Index of John Sturdy's research pages
My PhD was in reflective mixed-language programming systems. Although presented as an exploration of functional and procedural programming, the interesting underlying thought was largely about the link between representation and interpretation; had I had a more mathematical background, it might have appeared more as a thesis on self-applicable type theory.
After that, I went into the software industry as a programmer for over a decade, then came back a postdoctoral research fellow on the project B4-step in the Computer Science and Information Systems Department at the University of Limerick in Ireland.
In and since B4STEP, I have been exploring another aspect of ``language acting on language'', in particular, program editing as a linguistic process, and, tying in with this, improvements to the program editing process, using handsfree extensions to GNUemacs as my practical example. Doing this involves re-thinking about how we communicate with computers, particularly as programmers. This leads to the idea of broad and narrow channel communication (broad channels being imposing which an item of meeting is communicated in a single item of communication, and narrow channel is being those in which several communicated actions are acquired to communicate each piece of meaning -- such as the two button interfaces on digital watches), and and in particular to the idea of hybrid channel communication, in which a narrow channel is used to access a wide channel -- for example, entering command words to command line interface via keyboard -- or vice versa, such as selecting a menu entry with a mouse. This leads in turn to the idea of something like a protocol stack in the user and in the computer, and ties back to my interest in representation and interpretation.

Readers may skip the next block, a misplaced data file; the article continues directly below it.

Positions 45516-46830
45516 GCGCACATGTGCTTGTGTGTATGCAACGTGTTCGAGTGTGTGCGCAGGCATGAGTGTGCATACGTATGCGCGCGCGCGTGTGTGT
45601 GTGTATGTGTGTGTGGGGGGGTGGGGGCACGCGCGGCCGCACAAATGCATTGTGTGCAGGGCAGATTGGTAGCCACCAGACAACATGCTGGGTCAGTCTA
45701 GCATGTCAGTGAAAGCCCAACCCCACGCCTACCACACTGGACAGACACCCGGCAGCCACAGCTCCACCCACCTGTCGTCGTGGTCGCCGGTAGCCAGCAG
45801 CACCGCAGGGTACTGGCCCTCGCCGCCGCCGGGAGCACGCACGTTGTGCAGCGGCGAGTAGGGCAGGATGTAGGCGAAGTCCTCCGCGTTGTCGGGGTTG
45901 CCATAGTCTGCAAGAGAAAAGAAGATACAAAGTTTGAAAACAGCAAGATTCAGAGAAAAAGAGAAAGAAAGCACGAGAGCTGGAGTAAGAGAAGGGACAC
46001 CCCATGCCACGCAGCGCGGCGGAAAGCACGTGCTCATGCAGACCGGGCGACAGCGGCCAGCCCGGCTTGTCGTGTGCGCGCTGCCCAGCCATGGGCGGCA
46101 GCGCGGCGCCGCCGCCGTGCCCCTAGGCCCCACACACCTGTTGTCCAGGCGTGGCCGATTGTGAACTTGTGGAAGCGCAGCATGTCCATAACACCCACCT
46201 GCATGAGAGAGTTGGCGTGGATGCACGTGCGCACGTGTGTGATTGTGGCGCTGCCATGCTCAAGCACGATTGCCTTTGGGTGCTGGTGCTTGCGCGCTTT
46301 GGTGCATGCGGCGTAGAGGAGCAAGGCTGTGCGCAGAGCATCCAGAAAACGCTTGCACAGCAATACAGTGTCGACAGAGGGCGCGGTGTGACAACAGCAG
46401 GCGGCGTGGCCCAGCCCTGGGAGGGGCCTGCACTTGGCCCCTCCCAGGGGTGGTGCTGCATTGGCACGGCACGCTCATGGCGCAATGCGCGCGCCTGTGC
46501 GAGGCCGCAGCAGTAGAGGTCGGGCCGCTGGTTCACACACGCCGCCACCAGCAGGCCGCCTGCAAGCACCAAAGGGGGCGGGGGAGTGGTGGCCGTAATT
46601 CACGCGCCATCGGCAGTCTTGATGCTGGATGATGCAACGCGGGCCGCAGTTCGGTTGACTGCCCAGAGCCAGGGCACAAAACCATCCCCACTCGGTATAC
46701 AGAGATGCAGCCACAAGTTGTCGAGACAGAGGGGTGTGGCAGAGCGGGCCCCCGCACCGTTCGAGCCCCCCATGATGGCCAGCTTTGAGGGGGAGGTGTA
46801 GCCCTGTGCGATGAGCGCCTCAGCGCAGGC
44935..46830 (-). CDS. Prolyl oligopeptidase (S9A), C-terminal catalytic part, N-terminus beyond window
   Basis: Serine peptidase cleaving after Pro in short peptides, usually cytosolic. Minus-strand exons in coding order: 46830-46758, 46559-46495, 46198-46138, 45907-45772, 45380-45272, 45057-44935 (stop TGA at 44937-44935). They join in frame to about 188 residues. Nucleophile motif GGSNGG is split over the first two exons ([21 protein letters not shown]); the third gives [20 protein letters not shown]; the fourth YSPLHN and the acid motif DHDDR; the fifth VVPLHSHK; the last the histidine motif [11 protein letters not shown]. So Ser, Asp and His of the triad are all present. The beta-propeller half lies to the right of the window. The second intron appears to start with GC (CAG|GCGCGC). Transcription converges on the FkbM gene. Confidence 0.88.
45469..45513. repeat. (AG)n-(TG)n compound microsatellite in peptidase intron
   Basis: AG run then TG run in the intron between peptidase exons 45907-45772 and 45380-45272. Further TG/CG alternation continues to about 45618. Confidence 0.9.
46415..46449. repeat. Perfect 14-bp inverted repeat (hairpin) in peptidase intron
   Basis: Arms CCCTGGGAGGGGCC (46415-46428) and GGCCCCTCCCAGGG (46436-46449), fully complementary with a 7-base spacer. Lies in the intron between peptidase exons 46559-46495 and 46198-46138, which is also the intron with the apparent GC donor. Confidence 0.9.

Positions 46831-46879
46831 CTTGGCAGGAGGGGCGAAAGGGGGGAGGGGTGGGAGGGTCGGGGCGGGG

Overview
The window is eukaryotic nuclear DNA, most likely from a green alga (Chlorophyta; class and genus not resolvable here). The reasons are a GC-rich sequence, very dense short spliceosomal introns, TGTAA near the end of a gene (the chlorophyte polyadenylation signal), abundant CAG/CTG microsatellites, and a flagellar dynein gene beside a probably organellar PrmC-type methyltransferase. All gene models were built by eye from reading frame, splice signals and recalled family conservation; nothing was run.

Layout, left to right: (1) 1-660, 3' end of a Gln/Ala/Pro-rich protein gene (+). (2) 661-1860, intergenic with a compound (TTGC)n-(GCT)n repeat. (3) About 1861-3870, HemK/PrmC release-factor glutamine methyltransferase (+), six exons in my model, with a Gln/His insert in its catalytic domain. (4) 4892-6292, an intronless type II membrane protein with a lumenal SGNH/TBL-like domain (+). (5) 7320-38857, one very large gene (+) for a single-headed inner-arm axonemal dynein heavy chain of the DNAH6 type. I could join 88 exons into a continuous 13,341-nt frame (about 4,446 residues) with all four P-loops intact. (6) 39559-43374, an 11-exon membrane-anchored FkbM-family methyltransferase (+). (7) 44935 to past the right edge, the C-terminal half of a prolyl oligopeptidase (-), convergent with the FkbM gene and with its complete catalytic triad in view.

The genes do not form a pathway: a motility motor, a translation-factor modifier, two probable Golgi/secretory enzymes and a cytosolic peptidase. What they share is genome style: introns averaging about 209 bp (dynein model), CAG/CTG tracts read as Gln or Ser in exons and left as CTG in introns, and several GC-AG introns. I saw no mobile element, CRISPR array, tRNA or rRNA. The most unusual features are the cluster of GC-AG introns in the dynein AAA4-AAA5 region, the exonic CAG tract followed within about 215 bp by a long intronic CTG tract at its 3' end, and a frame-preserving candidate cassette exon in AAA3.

My deeper interests
I have great curiosity about what underlies the world and our existence, and for me this involves looking at how representation and interpretation are linked. Linked closely with this is an interest in the boundaries of such representation.
Much of the interesting thought underlying my PhD was about types and their meanings, which in part led on to my interest in representation.
Before I switched to computer science, I did a year of biological natural sciences... the only on-line trace of which I can find is a short article on barnacle responses which I did while on a field trip.
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